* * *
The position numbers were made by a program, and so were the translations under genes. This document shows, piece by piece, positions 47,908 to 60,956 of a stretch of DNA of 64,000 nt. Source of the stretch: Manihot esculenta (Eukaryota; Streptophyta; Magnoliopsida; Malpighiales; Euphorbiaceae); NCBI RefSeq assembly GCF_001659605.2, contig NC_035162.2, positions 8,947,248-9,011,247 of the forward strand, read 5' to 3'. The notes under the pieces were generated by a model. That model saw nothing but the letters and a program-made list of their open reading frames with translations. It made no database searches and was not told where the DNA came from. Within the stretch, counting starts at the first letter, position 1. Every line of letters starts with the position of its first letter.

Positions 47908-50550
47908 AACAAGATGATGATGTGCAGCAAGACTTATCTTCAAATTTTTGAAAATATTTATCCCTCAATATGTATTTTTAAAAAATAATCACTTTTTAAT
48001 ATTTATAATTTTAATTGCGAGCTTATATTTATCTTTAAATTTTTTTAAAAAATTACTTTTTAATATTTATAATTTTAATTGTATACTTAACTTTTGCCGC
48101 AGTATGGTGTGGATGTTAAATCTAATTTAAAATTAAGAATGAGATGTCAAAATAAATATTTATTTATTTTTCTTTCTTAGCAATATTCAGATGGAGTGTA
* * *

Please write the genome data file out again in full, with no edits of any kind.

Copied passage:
The position numbers were made by a program, and so were the translations under genes. This document shows, piece by piece, positions 47,908 to 60,956 of a stretch of DNA of 64,000 nt. Source of the stretch: Manihot esculenta (Eukaryota; Streptophyta; Magnoliopsida; Malpighiales; Euphorbiaceae); NCBI RefSeq assembly GCF_001659605.2, contig NC_035162.2, positions 8,947,248-9,011,247 of the forward strand, read 5' to 3'. The notes under the pieces were generated by a model. That model saw nothing but the letters and a program-made list of their open reading frames with translations. It made no database searches and was not told where the DNA came from. Within the stretch, counting starts at the first letter, position 1. Every line of letters starts with the position of its first letter.

Positions 47908-50550
47908 AACAAGATGATGATGTGCAGCAAGACTTATCTTCAAATTTTTGAAAATATTTATCCCTCAATATGTATTTTTAAAAAATAATCACTTTTTAAT
48001 ATTTATAATTTTAATTGCGAGCTTATATTTATCTTTAAATTTTTTTAAAAAATTACTTTTTAATATTTATAATTTTAATTGTATACTTAACTTTTGCCGC
48101 AGTATGGTGTGGATGTTAAATCTAATTTAAAATTAAGAATGAGATGTCAAAATAAATATTTATTTATTTTTCTTTCTTAGCAATATTCAGATGGAGTGTA